“Get over the idea that only children should spend their time in study. Be a student so long as you still have something to learn, and this will mean all your life”. ~Henry L. Doherty. Safety is so important in our industry, and we must never stop learning or get to a state of mind where we feel we don’t the need to ‘refresh’ our minds on what has become second nature for many of us. In the area of safety, a mental lapse could cost us our life or the life of a team member. Many crane accidents can be avoided before we leave the yard. We also need to be prepared ahead of a job so we know what we need to do once we arrive on-site.
According to OSHA, fatalities and serious injuries can occur if cranes are not inspected and used properly. Many fatalities can occur when the crane boom, load line or load contacts power lines and shorts electricity to ground. Other incidents happen when the load strikes workers, workers are caught inside the swing radius or fail to assemble/ disassembles the crane properly. Proper safety practices are essential to ensure the operator and all crewmembers are safe from start to finish on a job site. Safety is of utmost importance and the guidelines should be reviewed on a regular basis. Before you lift, make sure you:
1. Know the load
a. Weight of the item being lifted
b. Know the center of gravity
c. Load Composition/Considerations
1. Additional weight
2. Potential Movement of Load
ii. Components of Load
1. Number of pieces
2. Pieces properly attached
iii. Structural integrity of load
1. Lifting Points properly positioned and adequate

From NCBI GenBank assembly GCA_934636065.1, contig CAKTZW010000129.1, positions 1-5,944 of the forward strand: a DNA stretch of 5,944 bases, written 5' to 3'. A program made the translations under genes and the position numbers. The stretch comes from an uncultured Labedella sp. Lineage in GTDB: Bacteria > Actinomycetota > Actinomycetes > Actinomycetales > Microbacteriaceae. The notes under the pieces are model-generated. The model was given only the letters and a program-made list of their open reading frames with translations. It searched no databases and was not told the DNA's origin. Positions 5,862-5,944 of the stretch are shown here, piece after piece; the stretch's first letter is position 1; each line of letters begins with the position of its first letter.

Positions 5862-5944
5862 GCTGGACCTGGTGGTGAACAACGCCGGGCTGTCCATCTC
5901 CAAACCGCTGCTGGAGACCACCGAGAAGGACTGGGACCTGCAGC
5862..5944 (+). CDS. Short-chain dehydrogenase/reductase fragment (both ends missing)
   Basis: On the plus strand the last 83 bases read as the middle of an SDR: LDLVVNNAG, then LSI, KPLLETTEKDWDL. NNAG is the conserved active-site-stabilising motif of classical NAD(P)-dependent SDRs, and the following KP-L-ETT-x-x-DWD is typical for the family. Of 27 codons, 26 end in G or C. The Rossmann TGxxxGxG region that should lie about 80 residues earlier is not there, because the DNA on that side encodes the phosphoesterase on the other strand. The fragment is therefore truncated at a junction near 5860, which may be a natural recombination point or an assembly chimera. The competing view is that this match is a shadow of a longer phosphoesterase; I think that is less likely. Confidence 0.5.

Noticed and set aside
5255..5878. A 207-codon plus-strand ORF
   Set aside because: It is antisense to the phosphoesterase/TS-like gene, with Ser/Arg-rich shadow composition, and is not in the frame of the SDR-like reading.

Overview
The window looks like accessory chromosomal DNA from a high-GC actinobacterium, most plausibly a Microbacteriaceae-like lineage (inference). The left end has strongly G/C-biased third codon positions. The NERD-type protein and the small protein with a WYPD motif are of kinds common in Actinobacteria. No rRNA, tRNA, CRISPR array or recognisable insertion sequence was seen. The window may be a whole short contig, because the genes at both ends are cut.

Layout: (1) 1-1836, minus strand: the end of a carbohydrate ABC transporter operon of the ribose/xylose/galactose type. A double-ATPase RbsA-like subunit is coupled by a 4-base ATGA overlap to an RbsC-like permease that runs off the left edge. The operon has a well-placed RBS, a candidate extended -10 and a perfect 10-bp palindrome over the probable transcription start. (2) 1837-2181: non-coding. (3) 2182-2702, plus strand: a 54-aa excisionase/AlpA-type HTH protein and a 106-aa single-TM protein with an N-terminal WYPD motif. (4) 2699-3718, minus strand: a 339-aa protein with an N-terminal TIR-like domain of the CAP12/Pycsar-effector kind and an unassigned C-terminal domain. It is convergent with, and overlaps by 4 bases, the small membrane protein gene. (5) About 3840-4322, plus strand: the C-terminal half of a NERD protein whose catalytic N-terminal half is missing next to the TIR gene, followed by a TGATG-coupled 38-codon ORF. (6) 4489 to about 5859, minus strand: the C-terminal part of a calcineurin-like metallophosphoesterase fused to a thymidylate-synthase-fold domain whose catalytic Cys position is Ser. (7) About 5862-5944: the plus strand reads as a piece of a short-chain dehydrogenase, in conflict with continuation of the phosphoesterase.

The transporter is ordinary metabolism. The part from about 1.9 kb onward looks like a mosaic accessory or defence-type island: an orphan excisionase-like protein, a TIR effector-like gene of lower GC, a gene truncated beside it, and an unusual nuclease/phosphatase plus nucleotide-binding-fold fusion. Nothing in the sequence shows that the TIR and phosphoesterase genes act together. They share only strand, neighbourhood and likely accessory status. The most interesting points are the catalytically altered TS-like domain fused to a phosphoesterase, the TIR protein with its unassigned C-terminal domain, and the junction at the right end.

2. Consider the need to use a spreader bar
Encourage all workers to be particularly vigilant around electricity and overhead power lines, as this is a continuing area of concern. Contact with High Voltage lines is the leading cause of death when working around cranes. Lightning in Central Florida is also of great concern when operating or working around cranes.
Another area of risk is falling material. Be vigilant when loads are swung overhead. Confirm you have qualified riggers and proper rigging materials. Take care that all understand the importance of wearing the right P.P.E. and high visibility clothing.
Environment Concerns are in important issue in Florida, particularly in the summer. Winds and rain are a common occurrence and we need to be prepared to take the proper safety steps and make educated decisions as we proceed with projects. We need to verify that we account for:
a. No more than 20 MPH or manufacturer’s recommendation
b. Consider added surface area of load when considering speed
a. Operator must be able to see load to landing site or be under direction of rigger (voice or eye contact)
3. Added weight-considerations from:
Many workers have suffered severe injuries to the hands and/or amputations when
Caught underneath a load. Know the simple ways to reduce these injuries.
Crane Configuration and Set-Up
1. Solid ground or adequate matting
2. Level-within 1%
a. Barge work has special considerations and load charts
i. Crane is secure on barge
ii. Listing is within the acceptable limits
3. Proper counterweight configuration and secure placement
4. Proper Out rigging placement with pads or dunnage
5. Protected Swing Radius
6. Secure Landing Area, proper rigging and movement of load
7. Load Moment Indicator (LMI) properly used
a. All operator aids working properly
Last but not least, Tower Crane Awareness
Tower cranes are an important part aspect of high-rise construction. This equipment operates high overhead, so be alert and understand the signals. Operators are very dependent upon communications and many times; they are lifting in the blind.
Make sure your project perimeters secured to prevent unauthorized persons from entering your site. Make sure the perimeter secured to prevent persons from walking underneath a lift or overhead hazard. Lightning is also a critical factor to be aware of. Tower cranes are natural lightning rods and workers can be exposed when
Make certain you are aware of who knows the equipment, if the operator is inspecting the tower every day, and know where all documentation is. At height, the wind becomes and issue and swinging loads may require additional planning or stoppage altogether. Adjacent structures – swinging loads over streets, sidewalks and buildings must be carefully planned or avoided if possible.